Read more

    Location: 1-1 Miyajimachō, Hatsukaichi-shi, Hiroshima-ken 739-0588, Japan

    Open: Jan–Feb from 6:30 am to 5.30 pm. Mar–Oct from 6:30 am to 6 pm. Nov from 6:30 am to 5.30 pm and Dec from 6:30 am to 5 pm

    Phone: +81 (0)829 44 2020


    Minato Mirai


    Minato Mirai 21, meaning ‘Harbour of the Future’, is a seaside urban development in Yokohama. It features many futuristic buildings, including one of Japan’s tallest buildings, the 296-metre-tall Landmark Tower. Visitors to the area will be pleasantly surprised to find shopping centres at Minato Mirai, along with hotels, a convention centre, an amusement park, museums, a relaxation centre with hot spring baths. It has an incredible range of leisure activities for the whole family.

    Location: Minatomirai, Nishi Ward, Yokohama, Kanagawa Prefecture 220-0012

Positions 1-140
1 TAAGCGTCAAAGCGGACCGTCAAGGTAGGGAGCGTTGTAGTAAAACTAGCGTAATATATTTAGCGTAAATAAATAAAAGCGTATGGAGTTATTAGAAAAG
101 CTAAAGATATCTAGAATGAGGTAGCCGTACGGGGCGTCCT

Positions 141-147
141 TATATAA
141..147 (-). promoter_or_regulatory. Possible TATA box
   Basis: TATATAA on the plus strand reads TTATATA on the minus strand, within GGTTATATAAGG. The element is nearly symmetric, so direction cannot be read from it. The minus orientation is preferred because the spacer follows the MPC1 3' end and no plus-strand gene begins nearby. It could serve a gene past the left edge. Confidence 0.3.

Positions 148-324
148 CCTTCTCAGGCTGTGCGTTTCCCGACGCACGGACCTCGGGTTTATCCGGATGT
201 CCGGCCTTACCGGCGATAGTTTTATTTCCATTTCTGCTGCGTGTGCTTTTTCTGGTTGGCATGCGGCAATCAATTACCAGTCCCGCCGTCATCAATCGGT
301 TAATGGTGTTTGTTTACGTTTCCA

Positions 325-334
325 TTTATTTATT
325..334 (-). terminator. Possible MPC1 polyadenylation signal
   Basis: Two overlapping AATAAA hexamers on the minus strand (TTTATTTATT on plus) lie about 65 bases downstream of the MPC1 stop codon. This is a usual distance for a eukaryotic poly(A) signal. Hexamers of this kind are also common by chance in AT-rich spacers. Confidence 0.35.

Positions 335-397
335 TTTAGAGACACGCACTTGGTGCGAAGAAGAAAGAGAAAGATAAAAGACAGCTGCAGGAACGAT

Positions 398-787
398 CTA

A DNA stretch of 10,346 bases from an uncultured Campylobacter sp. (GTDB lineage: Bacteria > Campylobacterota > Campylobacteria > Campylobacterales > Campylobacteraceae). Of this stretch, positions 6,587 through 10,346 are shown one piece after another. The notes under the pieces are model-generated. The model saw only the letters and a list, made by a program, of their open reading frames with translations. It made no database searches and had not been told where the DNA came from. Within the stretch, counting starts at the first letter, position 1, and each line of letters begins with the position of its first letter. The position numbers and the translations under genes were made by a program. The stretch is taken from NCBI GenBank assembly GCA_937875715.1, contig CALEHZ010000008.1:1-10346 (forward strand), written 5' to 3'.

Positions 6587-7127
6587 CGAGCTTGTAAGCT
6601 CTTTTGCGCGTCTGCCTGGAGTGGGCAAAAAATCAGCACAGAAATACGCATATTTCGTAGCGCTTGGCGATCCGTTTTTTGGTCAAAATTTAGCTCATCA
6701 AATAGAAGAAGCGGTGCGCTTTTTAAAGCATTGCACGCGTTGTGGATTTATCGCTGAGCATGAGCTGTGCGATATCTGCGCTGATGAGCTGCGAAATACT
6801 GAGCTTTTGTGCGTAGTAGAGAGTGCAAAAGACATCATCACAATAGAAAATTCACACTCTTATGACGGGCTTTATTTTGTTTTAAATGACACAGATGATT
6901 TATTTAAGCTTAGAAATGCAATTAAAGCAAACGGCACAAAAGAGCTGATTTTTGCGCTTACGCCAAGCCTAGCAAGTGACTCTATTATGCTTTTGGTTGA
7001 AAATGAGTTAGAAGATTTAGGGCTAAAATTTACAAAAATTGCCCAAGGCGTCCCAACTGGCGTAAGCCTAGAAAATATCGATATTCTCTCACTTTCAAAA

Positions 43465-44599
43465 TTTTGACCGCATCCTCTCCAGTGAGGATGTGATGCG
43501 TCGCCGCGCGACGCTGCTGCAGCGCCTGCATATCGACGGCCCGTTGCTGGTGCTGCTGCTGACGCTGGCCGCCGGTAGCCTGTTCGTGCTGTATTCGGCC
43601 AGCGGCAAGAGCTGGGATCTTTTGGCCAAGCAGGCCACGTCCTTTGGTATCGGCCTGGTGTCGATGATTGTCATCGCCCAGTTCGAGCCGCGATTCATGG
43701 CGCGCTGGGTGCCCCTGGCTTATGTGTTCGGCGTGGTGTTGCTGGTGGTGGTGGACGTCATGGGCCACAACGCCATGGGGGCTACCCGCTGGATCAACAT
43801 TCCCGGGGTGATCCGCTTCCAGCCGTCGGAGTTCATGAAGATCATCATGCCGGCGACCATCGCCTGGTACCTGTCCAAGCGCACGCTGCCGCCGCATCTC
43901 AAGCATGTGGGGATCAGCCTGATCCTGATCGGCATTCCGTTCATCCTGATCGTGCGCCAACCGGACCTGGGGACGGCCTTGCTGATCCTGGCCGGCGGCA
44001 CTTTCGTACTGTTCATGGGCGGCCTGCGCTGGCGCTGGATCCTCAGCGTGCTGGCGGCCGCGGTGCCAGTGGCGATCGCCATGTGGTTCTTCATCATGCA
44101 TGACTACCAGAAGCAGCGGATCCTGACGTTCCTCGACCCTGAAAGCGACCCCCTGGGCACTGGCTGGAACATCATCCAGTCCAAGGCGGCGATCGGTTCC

Kobe Chinatown

    In the late 1800s, around the same time that Western settlers were building homes up in Kitano-Cho, Chinese merchants set up shop in a two-block area now known as Nankin-machi, or Chinatown. Today, its Chinese flavour remains in this tightly-packed, vibrant area filled with streetside vendors selling snacks and souvenirs. At its central square in Nankin Park, animal statues represent each of the 12 years of the Chinese astrological calendar.

    Public restrooms are not usually something to note, but the one in Chinatown, called Garyoden, or "palace of a secluded wise man", has an outer wall that is spectacularly designed with dragons. Chinatown is also a great place to find a good, reasonably priced meal.


    photo by Marufish (CC BY-SA 2.0) modified

    Stephan Audiger | Compulsive Traveller

    Start planning your trip

    Back to top